Ranked #31: Garfield spent just 100 days in office before he was shot by a deranged man who was seeking a job in his adminstration. There was plenty of potential however as president he was untested. Simply put, he did no harm.
Summary: I would say without a doubt that Garfield was an exceptional man. He had so much potential, and if you consider where he came from, it is amazing that he eventually became President. As a child, his family was desperately poor.
Bio: When he was a young man, his mother sent him off with all the money she had - enough for a semester at college. He remarkably was able to obtain a job as a janitor at Hiram College to continue his studies and within a matter of three years was eventually asked to teach classes. He studied Greek and Latin and, being ambidextrous, would entertain friends by responding to a single question by writing the answer in Latin with one hand while simultaneously writing it in Greek with the other. He would go on to study law on his own and pass the Ohio Bar exams.
As an adult, he was a good natured, sociable and charming. He was the type of guy that would give you a hug. He was a very compelling and convincing speaker. He was an extremely ambitious man, yet he did very little to promote his own cause. He enjoyed hunting, fishing, chess and cards. He played billiards regularly. He was always a reader and found comfort in the novels of Jane Austin.
He became a Major General while serving in the Civil War between 1861 and 1863. He then entered politics and was elected to the US House of Representatives nine times between 1863 and 1880. By the time 1880 came along, the GOP was set to nominate Ulysses Grant as their candidate. However, the convention became deadlocked and on the 36th ballot, Garfield came out of nowhere to win the nomination. Then, in the general election, Garfield won a clear victory.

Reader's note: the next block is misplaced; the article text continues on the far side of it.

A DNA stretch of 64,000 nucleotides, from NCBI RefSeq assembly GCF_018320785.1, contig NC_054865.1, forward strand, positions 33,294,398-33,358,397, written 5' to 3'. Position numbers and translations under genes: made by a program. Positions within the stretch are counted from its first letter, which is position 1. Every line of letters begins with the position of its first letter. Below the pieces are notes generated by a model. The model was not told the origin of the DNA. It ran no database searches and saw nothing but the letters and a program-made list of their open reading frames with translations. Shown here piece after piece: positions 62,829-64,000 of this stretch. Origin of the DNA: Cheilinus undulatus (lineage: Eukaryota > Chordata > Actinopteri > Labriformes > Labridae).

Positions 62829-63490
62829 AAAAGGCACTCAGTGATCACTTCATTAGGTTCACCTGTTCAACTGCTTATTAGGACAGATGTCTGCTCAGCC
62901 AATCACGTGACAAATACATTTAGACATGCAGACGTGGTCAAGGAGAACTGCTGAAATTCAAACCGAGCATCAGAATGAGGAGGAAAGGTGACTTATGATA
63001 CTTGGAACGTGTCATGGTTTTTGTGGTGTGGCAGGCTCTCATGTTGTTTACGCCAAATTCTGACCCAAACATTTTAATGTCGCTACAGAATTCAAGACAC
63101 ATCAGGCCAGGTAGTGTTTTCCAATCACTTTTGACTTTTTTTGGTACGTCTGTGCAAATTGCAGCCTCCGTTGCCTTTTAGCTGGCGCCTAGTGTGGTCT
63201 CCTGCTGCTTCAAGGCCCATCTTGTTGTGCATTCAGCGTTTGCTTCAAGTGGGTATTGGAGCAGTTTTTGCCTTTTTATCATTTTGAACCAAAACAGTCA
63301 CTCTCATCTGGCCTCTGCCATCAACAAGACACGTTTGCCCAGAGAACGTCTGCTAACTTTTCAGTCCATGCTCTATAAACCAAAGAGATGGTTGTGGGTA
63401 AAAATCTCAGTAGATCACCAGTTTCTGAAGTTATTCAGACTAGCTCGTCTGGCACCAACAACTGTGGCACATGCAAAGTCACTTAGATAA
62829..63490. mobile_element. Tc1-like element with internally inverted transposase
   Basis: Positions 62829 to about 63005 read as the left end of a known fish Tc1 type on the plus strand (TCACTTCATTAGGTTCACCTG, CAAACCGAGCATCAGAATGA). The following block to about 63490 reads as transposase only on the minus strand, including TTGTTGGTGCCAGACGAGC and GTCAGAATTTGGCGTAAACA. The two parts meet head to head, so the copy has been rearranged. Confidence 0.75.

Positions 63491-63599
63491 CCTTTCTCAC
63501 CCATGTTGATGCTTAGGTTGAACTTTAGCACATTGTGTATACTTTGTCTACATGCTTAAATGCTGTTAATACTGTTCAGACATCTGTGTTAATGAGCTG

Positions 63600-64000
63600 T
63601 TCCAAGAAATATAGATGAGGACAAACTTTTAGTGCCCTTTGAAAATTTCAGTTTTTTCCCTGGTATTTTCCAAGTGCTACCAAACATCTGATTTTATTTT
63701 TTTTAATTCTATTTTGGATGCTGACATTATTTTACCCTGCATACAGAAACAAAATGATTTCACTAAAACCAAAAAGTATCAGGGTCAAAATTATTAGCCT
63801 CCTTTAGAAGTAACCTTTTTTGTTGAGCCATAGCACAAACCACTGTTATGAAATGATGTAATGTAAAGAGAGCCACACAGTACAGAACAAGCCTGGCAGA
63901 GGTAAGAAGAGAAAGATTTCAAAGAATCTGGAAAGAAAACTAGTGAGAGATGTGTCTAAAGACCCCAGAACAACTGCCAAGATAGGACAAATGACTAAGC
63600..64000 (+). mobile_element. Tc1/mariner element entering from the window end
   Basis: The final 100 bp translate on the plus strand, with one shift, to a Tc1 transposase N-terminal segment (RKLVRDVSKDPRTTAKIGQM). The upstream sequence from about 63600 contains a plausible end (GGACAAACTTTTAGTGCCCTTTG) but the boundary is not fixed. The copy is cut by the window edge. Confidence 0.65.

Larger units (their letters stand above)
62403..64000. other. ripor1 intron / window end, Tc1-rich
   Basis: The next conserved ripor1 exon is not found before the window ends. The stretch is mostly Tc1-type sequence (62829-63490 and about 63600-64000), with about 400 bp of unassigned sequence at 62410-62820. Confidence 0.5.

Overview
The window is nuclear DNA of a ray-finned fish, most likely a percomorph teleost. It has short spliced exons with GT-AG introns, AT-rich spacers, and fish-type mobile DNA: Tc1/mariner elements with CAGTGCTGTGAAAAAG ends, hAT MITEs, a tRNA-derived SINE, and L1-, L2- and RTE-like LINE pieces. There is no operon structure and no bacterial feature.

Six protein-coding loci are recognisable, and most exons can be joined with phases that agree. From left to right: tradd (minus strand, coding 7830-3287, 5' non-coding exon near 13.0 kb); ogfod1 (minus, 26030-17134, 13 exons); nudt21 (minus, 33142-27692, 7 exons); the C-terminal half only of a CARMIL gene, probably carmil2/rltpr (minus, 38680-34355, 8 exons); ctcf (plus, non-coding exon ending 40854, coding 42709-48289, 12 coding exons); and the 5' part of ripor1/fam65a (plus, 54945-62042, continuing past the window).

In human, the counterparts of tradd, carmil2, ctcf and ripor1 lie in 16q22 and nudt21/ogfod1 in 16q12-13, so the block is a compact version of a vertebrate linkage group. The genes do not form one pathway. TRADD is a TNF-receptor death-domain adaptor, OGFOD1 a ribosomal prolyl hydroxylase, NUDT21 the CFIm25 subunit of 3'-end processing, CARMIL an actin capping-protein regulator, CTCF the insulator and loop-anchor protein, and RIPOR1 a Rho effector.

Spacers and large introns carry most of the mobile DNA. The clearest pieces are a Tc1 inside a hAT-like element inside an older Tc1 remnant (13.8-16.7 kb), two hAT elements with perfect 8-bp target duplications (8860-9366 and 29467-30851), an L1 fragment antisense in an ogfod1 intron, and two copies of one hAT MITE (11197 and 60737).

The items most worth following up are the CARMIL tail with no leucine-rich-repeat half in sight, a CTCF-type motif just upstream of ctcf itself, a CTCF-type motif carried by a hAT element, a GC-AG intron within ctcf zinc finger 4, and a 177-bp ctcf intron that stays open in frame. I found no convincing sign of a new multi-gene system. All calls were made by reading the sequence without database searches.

Garfield was barely in office for 4 months when his life changed drastically in a matter of moments. While on his way to board a train, he was shot in the back by a man who was best described as a lunatic. Charles Guiteau was seeking a consulship in the city of Paris. In 1880, just about anybody could enter the White House and have a meeting with the President. In fact Garfield spent much of his short time in office meeting with such people. Guiteau was there so often that it got to the point where he was asked to never return. Eventually, Guiteau decided that his only option was to kill Garfield for not granting him a position. Actually realizing the weight of what he was about to do, he bought a .44 British Bulldog pistol, specifically because he thought it would look impressive in a museum. He also visited a prison beforehand to check out what kind of place he was going to end up after he had shot the President.
Meanwhile, Garfield could likely have survived his injury had it not been for his doctors. Two bullets were fired. One grazed his left arm and the other lodged in his back. Almost immediately, doctors probed their dirty fingers into him to locate the bullet on the filthy floor of the train station. Eventually, they got him back to the White House. In 1880, the concept of infection was not something the mainstream medical community embraced. So, over the the next months and weeks, Garfield was further probed with un-sanitized instruments in attempts to locate the bullet. Garfield was awake and alert for most of this and experienced constant excruciating pain.
He was eventually taken to the New Jersey shore where he died of blood poisoning.
Pros: Fought bravely in the Civil War. Supported government reform.
Cons: Only spent six months in office, rwo of which he was slowly dying of gunshot wound. Really unlucky.
Born: November 19, 1831, Orange Township, Cuyahoga County, Ohio
Died: September 19, 1881 (aged 49) Elberon, New Jersey
Term: March 4, 1881 to September 19, 1881 (assassinated during 1st term)
Political Party: Republican
Religion: Disciples of Christ
Education: Western Reserve Eclectic Institute (now Hiram College), Williams College (graduated 1856)